The small European island country of Iceland is located in the North Atlantic Ocean. It is a very geologically active location because it sits right along the Mid-Atlantic Ridge. The island is composed mostly of basalt and has a lot of volcano activity. There is also a lot of geothermal power and hydroelectricity available.
Eyjafjallajökull is one of Iceland’s smallest ice caps that covers the caldera of a volcano. It has erupted relatively frequently since the last Ice Age. In addition, eruptions of this location have often times triggered the eruptions of its larger neighbor, Katla. Seismic activity at Eyjafjallajökull began in late 2009 and led to the first eruption phase that began in March 2010. This first phase was ejecting olivine basaltic andesite lava several hundred meters into the air.
The intensity of the eruptions severely increased on April 14, 2010. Fine, glass-rich ash was being thrown up to 5 miles into the atmosphere. The eruption was powerful, but mostly made headlines outside of the science world because of its large impact on air travel. Almost all of Europe’s air space was shut down from April 15-20. This was said to be the highest level of air travel disruption since World War II. There are several reasons why this effected air travel so severely. First, the volcano is located directly below the jet stream. Consequently, ash was being thrown directly into the south-easterly moving jet stream. The debris was headed straight for mainland Europe and some of the busiest airspace in the world.
The reason why this was such a serious situation is because volcanic ash is a major hazard to air crafts. Smoke and ash affects the visibility for pilots. Also, microscopic debris in the ash can melt in the turbine engines and cause them to shut down. At the time, I was living in London. I studied abroad there from January to late April of 2010. The eruptions of this volcano made constant headlines all over the BBC and news stands. As my semester was coming to an end, it directly effected me and my flights back to America. My school was in a panic on what they would have to do if their hundreds of study abroad students could not make it back home. It had an even more intense impact on some friends of mine I made over there. For example, two of my friends were backpacking in Italy when the air travel shut down. This caused means of transportation like trains to dramatically increase in price. Out of desperation with little money, they had no other choice but to hitchhike across Europe (a very sketchy idea) to get from Italy to northern France. From there, they were able to catch a ferry across the channel back to England. Tons of people were stranded in foreign countries and airports during these very long days of no planes in the sky. Luckily, my flight back to America, a mere days after the air space reopened, was not altered. However, it was a bit nerve-wracking flying home (right over Iceland!) given the situation.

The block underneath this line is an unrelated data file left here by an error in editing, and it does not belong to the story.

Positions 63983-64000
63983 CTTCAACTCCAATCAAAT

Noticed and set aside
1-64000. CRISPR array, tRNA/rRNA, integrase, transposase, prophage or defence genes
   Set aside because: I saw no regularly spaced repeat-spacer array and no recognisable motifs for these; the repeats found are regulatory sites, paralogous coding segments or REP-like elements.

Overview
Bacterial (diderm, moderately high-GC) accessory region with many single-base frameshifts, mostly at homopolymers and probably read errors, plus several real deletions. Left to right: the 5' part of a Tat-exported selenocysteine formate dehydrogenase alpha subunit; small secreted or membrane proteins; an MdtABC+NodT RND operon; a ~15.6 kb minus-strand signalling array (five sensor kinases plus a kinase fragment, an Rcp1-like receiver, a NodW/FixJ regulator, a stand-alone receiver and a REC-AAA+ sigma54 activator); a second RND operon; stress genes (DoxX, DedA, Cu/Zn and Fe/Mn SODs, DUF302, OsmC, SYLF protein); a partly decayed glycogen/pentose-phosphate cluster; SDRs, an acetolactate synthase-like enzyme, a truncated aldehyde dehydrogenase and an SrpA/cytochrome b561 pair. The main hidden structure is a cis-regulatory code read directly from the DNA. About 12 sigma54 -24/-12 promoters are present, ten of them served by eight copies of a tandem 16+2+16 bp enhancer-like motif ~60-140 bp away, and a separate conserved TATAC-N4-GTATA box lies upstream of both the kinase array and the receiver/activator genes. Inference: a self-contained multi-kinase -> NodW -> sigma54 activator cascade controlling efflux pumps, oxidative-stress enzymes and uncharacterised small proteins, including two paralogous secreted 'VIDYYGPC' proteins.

By the 21st of May, the eruptions subsided. In October 2010, the eruption was stated to be officially over. Thankfully, there were no reported deaths related to these eruptions. More information on this interesting news story can be found at this link: